"I didn't have a set routine. I just picked up the ball and started working out. I didn't make any changes in my shot, just more repetitions. Everything has gotten that much better, including my pull-up jumper from 15 feet. I never worked so hard. I have a lot more confidence than last year."

Blackhawks Talk Podcast: Reacting to Round 1 of NHL Draft

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USA TODAY

Blackhawks Talk Podcast: Reacting to Round 1 of NHL Draft

On the latest Hawks Talk Podcast, Pat Boyle and Charlie Roumeliotis recap Round 1 of the 2018 NHL Draft.

They discuss the pair of puck-carrying defensemen that the Blackhawks selected on Friday, Adam Boqvist and Nicolas Beaudin. When can we expect to see these first-round picks play in the NHL?

Boyle also goes 1-on-1 with Boqvist and Beaudin. The guys spoke with Stan Bowman and Joel Quenneville on Friday.

The guys also share their biggest takeaways from those interviews, which includes your daily Corey Crawford update and Quenneville appeared excited that the team has plenty of cap space to spend in free agency.

Listen to the full episode at this link or in the embedded player below:

It's only one start, but that's the Lucas Giolito that White Sox fans expected to see this season

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USA TODAY

It's only one start, but that's the Lucas Giolito that White Sox fans expected to see this season

The preseason expectations and the results have been drastically different for Lucas Giolito.

Expected to be the best pitcher on the White Sox starting staff, Giolito hasn’t come too close to that title, instead heading into Friday’s doubleheader with the most earned runs allowed of any pitcher in baseball. His walk total has been among the highest in the game all year long, too. And the calls from social media to send him down to Triple-A haven’t been at all infrequent.

But Friday, White Sox fans got a glimpse at what they expected, a look at the guy who earned so much hype with a strong September last season and a dominant spring training.

It wasn’t a performance that would make any reasonable baseball person’s jaw drop. But it was the best Giolito has looked this season. He still allowed four runs on seven hits — as mentioned, not a Cy Young type outing — but he struck out a season-high eight batters. Prior to giving up the back-to-back singles to start the eighth inning that brought an end to his evening, he’d surrendered just two runs.

Most importantly he walked just two guys and didn’t seem to struggle with his command at all. That’s a big deal for a pitcher who had 45 walks to his name prior to Friday.

“You know it was a tough eighth inning, but throughout the whole game, I felt in sync,” Giolito said. “(Catcher Omar Narvaez) and I were working really well, finally commanding the fastball the way I should. Definitely the best I felt out there this year, for sure. Velocity was up a tick. Just felt right, felt in sync. Just competed from there.”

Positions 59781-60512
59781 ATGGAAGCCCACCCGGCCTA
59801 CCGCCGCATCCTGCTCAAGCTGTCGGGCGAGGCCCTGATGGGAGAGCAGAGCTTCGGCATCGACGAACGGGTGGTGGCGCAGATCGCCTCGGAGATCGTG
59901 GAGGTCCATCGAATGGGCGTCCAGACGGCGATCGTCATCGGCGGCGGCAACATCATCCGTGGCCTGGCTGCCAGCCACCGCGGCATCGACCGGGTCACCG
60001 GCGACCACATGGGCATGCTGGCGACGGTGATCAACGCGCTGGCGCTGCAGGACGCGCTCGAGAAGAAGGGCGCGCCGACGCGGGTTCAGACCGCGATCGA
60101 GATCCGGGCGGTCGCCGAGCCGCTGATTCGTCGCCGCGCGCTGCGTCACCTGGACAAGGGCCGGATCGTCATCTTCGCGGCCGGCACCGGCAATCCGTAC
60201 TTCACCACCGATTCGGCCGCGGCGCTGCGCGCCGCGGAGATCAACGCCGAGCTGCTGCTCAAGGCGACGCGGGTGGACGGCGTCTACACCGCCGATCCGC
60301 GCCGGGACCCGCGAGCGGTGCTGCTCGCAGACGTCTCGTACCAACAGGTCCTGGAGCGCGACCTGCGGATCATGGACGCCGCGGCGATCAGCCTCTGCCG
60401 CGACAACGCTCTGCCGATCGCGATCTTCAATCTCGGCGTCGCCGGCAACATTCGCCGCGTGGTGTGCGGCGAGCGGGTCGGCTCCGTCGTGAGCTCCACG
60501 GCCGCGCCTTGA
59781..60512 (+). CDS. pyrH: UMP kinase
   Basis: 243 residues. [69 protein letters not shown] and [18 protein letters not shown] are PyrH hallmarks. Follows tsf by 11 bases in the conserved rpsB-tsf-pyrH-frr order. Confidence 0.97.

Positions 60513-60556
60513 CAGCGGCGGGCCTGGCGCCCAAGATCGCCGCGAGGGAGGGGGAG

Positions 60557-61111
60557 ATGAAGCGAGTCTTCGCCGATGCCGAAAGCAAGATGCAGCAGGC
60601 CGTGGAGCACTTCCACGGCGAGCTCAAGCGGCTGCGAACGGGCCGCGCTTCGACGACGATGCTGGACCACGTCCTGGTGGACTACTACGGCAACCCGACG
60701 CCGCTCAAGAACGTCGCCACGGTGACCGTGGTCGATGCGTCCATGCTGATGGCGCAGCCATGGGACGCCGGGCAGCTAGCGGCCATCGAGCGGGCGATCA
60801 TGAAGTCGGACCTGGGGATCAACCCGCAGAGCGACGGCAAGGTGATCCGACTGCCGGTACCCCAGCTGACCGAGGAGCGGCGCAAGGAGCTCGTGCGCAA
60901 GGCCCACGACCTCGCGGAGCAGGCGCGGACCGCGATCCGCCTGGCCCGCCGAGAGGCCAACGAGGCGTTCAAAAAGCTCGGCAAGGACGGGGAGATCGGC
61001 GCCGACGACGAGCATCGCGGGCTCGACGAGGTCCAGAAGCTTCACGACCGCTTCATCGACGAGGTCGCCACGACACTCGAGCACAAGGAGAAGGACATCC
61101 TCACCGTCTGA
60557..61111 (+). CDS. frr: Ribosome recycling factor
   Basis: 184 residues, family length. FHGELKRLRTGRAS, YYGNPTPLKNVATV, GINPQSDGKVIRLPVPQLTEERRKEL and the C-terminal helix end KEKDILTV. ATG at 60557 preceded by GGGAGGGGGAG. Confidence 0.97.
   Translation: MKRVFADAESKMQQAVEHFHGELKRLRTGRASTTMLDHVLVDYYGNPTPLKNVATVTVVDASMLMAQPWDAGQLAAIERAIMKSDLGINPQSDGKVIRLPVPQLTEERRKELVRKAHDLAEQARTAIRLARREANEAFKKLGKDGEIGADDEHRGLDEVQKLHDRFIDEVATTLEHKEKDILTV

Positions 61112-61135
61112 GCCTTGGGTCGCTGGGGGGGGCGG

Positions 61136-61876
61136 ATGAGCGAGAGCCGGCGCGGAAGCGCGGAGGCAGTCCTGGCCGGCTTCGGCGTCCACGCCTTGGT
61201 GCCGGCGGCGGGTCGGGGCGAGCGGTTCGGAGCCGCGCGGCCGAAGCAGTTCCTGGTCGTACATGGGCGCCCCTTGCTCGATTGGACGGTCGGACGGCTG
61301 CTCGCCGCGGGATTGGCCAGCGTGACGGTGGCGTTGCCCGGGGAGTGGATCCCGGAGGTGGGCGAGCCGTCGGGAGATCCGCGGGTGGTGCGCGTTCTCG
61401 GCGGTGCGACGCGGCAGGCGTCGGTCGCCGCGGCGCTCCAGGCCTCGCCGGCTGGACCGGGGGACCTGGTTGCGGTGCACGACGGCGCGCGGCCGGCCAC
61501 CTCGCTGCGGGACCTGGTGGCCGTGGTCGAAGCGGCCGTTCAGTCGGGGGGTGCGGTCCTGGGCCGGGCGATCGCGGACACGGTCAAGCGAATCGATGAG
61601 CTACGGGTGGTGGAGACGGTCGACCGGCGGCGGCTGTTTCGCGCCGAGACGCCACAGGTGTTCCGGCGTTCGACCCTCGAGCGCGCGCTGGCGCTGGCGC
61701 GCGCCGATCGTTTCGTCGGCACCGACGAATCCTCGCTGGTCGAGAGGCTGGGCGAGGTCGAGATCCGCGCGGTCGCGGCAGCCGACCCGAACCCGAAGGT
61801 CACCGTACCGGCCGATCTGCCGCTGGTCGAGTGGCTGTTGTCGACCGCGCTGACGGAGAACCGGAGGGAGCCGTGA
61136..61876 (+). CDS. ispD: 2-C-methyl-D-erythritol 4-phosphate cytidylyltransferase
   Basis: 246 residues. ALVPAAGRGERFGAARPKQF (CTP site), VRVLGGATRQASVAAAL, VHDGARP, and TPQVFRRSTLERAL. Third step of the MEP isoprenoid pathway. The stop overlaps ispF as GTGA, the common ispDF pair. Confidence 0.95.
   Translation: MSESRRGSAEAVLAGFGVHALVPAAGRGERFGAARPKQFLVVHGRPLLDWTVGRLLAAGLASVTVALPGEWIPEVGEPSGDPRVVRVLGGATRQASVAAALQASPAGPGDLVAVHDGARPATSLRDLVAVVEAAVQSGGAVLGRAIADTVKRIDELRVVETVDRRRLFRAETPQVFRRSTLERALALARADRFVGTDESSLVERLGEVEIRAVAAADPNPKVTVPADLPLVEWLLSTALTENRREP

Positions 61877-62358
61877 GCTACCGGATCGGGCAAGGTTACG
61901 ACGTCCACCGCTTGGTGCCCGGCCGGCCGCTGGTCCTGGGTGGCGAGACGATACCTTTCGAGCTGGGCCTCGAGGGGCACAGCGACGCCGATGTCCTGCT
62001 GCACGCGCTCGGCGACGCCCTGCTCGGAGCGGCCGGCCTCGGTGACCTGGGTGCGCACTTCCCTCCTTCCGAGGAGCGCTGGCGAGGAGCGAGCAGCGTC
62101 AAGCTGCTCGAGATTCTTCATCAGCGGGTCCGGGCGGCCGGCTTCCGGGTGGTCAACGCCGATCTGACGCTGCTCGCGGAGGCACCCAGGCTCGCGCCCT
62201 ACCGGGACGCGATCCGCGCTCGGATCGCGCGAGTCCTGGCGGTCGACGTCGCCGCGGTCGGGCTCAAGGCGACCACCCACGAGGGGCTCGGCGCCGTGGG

Confidence has never left Giolito throughout the poor results, and he’s talked after every start about getting back on the horse and giving it another try. Consistently working in between starts, things finally seemed to click Friday night.

“It all worked today,” manager Rick Renteria said. “(Pitching coach Don Cooper) says that every bullpen has gotten better, from the beginning to this point. He sees progress. The velocity that he showed today was something that Coop was seeing in his work. You can see that his delivery is continuing to improve. He was trusting himself, really attacking the strike zone, trusted his breaking ball today when he need to and just tried to command as much as he could. Did a nice job.”

Giolito went through this kind of thing last year, when he started off poorly at Triple-A Charlotte with a 5.40 ERA through his first 16 starts. But then things got better, with Giolito posting a 2.78 ERA over his final eight starts with the Knights before getting called up to the big leagues.

This was just one start, of course, but perhaps he can follow a similar formula this year, too, going from a rough beginning to figuring things out.

“I’m not trying to tinker or think about mechanics anymore,” he said. “It’s about flow, getting out there and making pitches. We were able to do that for the most part.

“I’ll watch video and see certain things, and I have little cues here and there. But I’m not going to go and overanalyze things and nitpick at certain stuff anymore. It’s about going there and having fun and competing.”

Maybe that’s the secret. Or maybe this is simply a brief flash of brilliance in the middle of a tough first full season in the bigs.

Whatever it was, it was the best we’ve seen of Giolito during the 2018 campaign. And it was far more like what was expected back before that campaign got going.